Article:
Photographer Lee Karen Stow has worked in more than 60 countries as both a journalist and later as a photographer, often dipping in out of people's lives as assignments dictated. Yet five years ago she began work on a two-week project that has now become a permanent fixture in her life.
Stow was born in Hull, the home of William Wilberforce - a leading voice against slavery, and in 2007 the city commemorated the 200th anniversary of the abolition of slavery in a big way. Despite her extensive travels, Stow had never been to Freetown in Sierra Leone, a city twinned with her hometown, and this sparked an idea to instigate a visual conversation through photography around this issue.
Despite the town twinning, it seems that for many residents of Hull their knowledge of the country was much the same as mine. A country ravaged by a civil war that ended a decade ago, and subsequently the trial of Liberia's ex-president Charles Taylor, who is on trial for war crimes for his involvement in that conflict.
Stow wanted to rectify this and invited the women of Hull to interpret the city's council themes from that year, pride, freedom, belief and so on, through photography. "My idea was to get the resulting pictures printed as greeting cards and send to women in Sierra Leone," said Stowe. "But I managed to get some Arts Council funding to hand deliver them and to take half a dozen digital cameras to run workshops in Freetown." This was a pivotal moment.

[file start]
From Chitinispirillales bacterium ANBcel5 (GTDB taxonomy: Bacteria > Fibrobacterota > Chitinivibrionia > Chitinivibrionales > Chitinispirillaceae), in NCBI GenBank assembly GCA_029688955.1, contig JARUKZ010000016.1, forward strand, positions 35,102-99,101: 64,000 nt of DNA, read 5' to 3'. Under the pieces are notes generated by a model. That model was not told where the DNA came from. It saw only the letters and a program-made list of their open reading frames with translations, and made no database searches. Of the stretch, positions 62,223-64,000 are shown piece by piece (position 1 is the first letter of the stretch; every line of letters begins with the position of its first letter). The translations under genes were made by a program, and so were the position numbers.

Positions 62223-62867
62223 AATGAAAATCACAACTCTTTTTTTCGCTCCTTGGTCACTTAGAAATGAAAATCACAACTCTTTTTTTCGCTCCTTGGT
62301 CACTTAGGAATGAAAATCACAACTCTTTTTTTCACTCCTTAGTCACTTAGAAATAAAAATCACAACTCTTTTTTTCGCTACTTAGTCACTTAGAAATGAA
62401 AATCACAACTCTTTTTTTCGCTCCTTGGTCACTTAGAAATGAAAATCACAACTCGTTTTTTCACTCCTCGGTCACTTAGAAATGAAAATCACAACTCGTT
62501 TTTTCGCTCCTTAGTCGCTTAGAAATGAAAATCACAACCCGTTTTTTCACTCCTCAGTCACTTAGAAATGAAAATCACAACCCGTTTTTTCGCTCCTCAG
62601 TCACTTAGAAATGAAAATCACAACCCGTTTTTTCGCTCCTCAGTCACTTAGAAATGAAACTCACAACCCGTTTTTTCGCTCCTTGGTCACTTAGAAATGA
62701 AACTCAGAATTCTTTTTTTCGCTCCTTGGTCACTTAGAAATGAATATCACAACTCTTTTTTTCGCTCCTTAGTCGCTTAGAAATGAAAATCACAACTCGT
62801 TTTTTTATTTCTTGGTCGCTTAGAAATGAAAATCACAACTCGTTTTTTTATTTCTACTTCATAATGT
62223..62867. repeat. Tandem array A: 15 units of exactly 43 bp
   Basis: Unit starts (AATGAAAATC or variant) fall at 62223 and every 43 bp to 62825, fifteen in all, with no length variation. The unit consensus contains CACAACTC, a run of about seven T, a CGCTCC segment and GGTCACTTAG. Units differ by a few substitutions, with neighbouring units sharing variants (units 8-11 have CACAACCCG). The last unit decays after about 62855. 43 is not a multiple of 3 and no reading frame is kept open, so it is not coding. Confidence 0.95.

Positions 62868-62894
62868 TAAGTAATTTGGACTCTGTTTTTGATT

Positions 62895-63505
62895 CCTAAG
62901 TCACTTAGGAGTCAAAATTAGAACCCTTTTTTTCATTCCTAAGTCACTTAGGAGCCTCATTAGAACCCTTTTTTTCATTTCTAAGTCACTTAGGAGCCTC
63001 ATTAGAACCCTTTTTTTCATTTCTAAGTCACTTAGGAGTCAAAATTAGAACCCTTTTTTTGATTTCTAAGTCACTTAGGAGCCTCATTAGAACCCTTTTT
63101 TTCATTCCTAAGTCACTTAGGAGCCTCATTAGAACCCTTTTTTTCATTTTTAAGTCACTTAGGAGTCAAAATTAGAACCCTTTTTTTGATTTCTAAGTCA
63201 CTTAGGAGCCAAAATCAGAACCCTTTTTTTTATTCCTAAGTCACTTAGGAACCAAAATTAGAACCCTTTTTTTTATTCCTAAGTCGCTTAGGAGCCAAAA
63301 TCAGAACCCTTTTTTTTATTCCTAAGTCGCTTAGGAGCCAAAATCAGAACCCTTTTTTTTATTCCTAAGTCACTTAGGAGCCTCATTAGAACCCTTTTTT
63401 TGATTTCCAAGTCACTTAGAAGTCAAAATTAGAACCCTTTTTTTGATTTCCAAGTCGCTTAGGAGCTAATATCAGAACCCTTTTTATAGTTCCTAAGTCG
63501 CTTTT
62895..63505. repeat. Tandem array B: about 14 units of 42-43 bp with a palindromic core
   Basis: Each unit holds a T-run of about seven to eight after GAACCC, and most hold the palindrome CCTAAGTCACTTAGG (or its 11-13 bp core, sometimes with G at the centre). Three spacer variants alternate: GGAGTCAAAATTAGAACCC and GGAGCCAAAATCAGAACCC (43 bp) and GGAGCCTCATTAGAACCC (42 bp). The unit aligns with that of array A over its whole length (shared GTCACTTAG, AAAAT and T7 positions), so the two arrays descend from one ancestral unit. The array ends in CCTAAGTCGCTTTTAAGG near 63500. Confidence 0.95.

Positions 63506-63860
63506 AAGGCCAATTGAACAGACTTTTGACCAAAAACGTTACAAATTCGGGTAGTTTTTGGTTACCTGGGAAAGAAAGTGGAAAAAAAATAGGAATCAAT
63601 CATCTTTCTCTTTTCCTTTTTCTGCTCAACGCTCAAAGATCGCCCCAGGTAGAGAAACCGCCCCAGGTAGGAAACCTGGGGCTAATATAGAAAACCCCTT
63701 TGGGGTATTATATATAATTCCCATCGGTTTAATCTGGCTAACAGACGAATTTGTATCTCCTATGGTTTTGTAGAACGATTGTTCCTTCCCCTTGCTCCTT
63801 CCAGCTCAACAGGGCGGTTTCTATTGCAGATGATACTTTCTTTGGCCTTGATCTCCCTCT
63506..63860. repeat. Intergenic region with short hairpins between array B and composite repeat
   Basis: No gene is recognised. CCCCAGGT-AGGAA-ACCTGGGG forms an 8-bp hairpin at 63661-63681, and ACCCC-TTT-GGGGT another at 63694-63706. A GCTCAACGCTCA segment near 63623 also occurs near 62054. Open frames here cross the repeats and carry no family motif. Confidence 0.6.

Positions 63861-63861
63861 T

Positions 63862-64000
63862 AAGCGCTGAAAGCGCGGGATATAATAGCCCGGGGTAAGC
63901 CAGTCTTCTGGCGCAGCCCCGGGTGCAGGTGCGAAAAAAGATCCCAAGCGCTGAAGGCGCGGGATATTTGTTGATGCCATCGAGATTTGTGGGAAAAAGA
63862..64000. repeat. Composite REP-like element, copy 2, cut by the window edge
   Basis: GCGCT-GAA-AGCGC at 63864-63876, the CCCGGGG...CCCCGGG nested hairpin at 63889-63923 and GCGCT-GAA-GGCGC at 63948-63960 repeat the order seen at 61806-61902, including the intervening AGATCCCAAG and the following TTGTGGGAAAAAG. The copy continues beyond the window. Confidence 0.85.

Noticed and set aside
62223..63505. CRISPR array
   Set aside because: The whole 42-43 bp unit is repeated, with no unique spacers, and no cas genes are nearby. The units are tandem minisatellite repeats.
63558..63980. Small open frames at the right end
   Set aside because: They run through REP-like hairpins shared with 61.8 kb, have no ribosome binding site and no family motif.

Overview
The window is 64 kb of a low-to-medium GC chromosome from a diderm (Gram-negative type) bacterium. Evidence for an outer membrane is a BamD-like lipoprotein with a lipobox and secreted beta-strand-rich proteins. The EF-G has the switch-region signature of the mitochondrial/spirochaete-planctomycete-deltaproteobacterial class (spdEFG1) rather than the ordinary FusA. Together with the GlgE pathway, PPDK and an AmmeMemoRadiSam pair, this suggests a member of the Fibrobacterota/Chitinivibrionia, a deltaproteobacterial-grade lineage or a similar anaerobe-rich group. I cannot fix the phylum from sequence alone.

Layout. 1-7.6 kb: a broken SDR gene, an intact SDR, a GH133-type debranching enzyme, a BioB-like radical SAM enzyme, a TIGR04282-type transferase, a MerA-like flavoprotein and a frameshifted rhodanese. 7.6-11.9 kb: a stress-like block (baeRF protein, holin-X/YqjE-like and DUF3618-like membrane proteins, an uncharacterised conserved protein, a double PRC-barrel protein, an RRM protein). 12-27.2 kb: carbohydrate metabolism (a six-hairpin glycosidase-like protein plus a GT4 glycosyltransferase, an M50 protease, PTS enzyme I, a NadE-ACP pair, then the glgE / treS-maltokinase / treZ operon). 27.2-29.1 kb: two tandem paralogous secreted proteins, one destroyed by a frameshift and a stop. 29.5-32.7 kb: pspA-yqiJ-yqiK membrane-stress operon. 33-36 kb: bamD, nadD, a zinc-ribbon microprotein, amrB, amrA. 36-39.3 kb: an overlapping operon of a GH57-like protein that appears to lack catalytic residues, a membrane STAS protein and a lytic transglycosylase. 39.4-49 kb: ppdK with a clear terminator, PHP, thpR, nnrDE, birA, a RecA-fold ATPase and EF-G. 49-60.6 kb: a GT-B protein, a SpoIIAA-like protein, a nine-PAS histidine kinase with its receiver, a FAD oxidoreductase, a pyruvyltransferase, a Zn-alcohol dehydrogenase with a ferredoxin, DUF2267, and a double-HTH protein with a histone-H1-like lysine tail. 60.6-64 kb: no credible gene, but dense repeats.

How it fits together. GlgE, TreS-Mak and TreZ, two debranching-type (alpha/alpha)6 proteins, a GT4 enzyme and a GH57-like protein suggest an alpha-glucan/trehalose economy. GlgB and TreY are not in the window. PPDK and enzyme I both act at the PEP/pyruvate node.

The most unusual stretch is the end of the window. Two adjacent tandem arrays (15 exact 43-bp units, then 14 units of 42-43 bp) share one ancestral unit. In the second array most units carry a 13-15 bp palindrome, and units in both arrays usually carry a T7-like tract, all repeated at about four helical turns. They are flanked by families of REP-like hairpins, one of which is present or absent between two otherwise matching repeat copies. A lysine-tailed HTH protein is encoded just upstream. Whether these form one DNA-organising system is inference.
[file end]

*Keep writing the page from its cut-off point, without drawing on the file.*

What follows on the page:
Stow headed to Freetown hoping that a handful of women would find time to attend her workshops, yet more than 50 arrived, with others being added to an ever expanding waiting list. "This is a place where some people are starving, yet they were signing up to learn photography," said Stow. "They told me they just wanted to learn any skills that may help lift themselves out of poverty."
The workshop was a success and the pictures printed before going on show in Hull, with further funding paying for three of the women from Freetown to make the opening of the exhibition. This was essential said Stow, otherwise it wouldn't have been a two-way conversation. "The project was supposed to end there, but I wanted to do more and these women wanted to learn more photography as well," Stow told me.
And so the project grew and is now called 42, taking its name from the life expectancy of women in Sierra Leone at that time. Added poignancy came from the fact that Stow turned 42 around that time, and had she been born in Freetown then the implications are easy to see. The 42 project is not a static one, and is forever in flux, as new pictures are taken others make way.
I asked Stow why Sierra Leone? What was it that made her settle on Freetown, rather than move on to the next story? "In Sierra Leone I saw 'hope' in a way I've never seen it before," she said. "An urgency and a hunger for hope, and I saw this strength particularly in the women. A real, powerful hope that their lives will, in some way, get better. I think that's what keeps me attached to the women and the country, as it's something we all have in varying degrees: hope about our lives and the future. It's kind of infectious when you see and feel it so powerfully."